Deere shows off smart weed control machine that relies on AI with Nvidia chip

John Deere showed a See and Spray model from Blue River that will be used to target weeds with herbicides using AI and precise spraying. (Hamblen)

Hidden behind a massive crop sprayer in the robotics and AI section of CES 2020, John Deere showed off a much smaller piece of smart farm equipment being designed to help farmers target weed control with herbicides in their crops more precisely.

Called “See and Spray,” the device would be pulled behind a tractor to target weeds that find their way into crops of all types. It could reduce weeds by up to 50% when introduced commercially, and up to 90% in future years.

The goal is to cut down on herbicide use to help protect ground water and rivers and increase crop production. The ultimate goal is to continue to advance ways to feed the world’s burgeoning population.

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In the iteration shown at CES, See and Spray has about two dozen sprayer nozzles hanging downward from a beam about 5 feet wide and attached to a tank filled with a liquid herbicide. Just ahead of the nozzles, a camera focuses on several rows of crops. 

The smart secret behind See and Spray is in an embedded Nvidia Jetson Xavier, a type of graphics processor that in this case has been trained to know a weed from a crop plant. These artificial intelligence capabilities allow See and Spray to automatically disperse a quick spray of herbicide on a weed in a split second, turning on and then off as the machine rolls along at about 6 mph. With each spray nozzle operating independently, the machine can spray in roughly 4-inch squares across the width of the machine. In the future, the spraying target will be even smaller.

Blue River Technology first unveiled See and Spray about 2016 and then the Illinois-based Deere bought Blue River in 2017 for $305 million. 

Some of Blue River’s publicity materials seem to imply that See and Spray is already being used but Willy Pell, director of engineering, said it isn’t yet available commercially. A video on the Blue River website describes the AI process used in See and Spray as similar to training computers in facial recognition where many thousands of images of plants are shown to a computer to train it to see pigweed or other weeds. One farmer is quoted as saying the machine can be used to replace eight to 10 workers who would normally spray for weeds.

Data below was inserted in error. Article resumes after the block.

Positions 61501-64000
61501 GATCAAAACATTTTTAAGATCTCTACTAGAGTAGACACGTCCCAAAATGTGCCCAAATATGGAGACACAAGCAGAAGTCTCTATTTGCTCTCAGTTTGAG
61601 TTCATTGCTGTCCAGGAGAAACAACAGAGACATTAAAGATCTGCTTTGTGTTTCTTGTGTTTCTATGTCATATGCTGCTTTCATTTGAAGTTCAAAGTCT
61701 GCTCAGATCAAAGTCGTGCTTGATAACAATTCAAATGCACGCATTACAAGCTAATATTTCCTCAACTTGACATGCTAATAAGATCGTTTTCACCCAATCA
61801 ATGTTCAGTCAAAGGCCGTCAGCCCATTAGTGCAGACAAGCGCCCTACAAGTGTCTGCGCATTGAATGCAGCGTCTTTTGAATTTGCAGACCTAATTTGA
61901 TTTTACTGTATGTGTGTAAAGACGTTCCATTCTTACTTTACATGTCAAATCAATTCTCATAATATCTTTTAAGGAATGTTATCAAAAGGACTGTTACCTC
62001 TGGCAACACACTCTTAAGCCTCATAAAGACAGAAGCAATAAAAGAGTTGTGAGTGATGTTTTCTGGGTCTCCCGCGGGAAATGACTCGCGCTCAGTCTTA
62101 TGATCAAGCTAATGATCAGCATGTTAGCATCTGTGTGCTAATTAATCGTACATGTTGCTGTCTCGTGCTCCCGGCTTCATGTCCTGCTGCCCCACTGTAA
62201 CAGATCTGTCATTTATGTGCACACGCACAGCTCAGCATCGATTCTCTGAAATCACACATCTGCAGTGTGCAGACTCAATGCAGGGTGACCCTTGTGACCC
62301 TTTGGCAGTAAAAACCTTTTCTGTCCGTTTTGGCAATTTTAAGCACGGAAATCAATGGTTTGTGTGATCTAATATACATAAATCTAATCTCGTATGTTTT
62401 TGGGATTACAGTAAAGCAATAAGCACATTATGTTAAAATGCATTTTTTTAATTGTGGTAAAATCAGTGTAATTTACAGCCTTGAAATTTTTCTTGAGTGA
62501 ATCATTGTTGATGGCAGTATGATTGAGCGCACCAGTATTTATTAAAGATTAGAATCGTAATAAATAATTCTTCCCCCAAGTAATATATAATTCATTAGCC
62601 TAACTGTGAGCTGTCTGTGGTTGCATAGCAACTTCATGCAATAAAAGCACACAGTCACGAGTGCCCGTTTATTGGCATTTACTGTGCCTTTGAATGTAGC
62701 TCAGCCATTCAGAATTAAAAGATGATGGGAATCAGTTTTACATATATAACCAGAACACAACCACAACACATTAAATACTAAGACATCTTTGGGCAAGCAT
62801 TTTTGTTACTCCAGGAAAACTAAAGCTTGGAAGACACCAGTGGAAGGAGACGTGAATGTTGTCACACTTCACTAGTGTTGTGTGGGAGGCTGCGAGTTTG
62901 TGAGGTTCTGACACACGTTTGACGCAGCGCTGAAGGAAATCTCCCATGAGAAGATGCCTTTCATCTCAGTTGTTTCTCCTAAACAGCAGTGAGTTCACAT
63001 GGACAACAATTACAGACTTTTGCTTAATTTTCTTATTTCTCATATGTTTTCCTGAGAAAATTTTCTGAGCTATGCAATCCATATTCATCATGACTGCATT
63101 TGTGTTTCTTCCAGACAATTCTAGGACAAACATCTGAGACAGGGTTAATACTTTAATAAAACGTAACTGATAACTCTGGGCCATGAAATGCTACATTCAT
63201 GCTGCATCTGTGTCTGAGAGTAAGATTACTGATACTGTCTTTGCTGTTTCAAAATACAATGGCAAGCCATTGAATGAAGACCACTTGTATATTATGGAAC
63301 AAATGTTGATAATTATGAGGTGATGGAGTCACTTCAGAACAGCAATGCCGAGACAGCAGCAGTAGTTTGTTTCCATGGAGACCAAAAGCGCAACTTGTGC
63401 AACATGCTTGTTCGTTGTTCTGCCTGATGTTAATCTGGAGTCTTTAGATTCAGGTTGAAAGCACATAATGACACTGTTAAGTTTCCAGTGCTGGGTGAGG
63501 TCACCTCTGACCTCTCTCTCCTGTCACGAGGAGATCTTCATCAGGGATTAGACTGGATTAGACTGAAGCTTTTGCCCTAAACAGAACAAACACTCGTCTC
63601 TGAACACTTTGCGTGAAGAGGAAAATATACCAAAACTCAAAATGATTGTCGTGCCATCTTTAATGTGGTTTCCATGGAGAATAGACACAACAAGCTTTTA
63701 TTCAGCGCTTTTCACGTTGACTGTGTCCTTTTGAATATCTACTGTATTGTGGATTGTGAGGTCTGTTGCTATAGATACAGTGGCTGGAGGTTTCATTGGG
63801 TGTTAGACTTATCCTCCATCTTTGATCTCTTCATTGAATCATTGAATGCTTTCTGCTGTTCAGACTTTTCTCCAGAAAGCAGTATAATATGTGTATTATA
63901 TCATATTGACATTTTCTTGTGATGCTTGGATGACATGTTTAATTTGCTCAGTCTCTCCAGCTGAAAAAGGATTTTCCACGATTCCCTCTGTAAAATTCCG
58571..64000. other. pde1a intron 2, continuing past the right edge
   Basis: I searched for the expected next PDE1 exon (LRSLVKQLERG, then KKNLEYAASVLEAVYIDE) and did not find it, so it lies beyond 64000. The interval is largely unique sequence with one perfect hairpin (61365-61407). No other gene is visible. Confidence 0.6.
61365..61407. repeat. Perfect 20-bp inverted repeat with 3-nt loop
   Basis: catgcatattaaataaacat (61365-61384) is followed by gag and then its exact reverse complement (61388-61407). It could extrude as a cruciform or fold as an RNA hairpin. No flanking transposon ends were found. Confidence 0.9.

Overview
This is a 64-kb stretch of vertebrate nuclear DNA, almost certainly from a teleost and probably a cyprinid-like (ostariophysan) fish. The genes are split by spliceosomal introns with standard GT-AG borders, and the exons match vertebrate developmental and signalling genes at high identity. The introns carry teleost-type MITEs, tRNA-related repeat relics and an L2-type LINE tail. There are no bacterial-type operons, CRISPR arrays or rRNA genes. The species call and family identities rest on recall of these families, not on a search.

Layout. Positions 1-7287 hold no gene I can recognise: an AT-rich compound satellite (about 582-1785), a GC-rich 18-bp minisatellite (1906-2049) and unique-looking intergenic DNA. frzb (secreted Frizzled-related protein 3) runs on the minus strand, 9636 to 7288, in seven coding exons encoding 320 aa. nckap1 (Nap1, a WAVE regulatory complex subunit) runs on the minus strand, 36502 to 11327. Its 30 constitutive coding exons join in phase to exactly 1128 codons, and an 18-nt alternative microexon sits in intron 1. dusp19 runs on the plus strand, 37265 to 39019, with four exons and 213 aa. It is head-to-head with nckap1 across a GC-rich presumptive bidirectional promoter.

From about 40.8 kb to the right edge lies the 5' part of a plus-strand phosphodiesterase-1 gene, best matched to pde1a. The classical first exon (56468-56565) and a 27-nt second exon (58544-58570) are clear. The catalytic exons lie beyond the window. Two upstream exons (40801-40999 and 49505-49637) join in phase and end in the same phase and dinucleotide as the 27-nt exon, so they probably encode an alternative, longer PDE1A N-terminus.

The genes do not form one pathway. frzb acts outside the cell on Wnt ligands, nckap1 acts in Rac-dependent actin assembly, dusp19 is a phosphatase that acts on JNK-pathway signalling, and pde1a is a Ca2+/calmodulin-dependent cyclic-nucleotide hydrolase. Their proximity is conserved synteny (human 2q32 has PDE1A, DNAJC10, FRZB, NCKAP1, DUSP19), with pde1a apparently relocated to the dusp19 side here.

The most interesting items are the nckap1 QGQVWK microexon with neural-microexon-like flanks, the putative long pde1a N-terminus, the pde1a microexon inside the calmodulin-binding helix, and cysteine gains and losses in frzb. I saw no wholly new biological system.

See and Spray can also be used for spraying fertilizer and fungicides, according to the video.

Elsewhere in CES booth, Deere demonstrated how it is using near infrared technology as a spectrometer to look at grain as it is processed on a harvester in a field to judge its proteins and other constituents. With that real-time data, a farmer can decide the price at which to sell the grain based on its quality. In addition, cameras on combines can show in real time whether the grain has been sufficiently separated from the chaff in the threshing operation.

Deere also has technology to determine the ingredients in manure to help farmers know how much to use to fertilize crops. Many farmers use waste from farm animals they raise nearby to then be processed into manure. 

The massive sprayer dominating the center of the Deere exhibit was more than 25 feet high with sprayer arms stretching 120 feet. Independent sprayer controls on board help distribute the right amount of herbicide. When the machine turns, the nozzle at the end of the sprayer arm will be covering ground more quickly than the nozzle closest to the machine cab, so automation controls the flow to make sure there’s a uniform application to the plants, explained Deanna Kovar, a Deere operations director.

Weeds need to get the right amount of herbicide. Too little means the weed can develop resistance and grow. Too much can be harmful to the environment.

The goal of most of the Deere machines on display is to show farmers ways to be precise with herbicides and fertilizer and increase crop yields. One other goal was to increase interest in technology used in farming.

At tables in the Deere booth, toy Deere tractors and other farm machines were laid out for visitors to push around on artificial turf. Children aren’t allowed inside CES, but the toys provided a good reminder of Deere’s purpose and ultimate audience.

RELATED: Smart farming solution boosts poultry production

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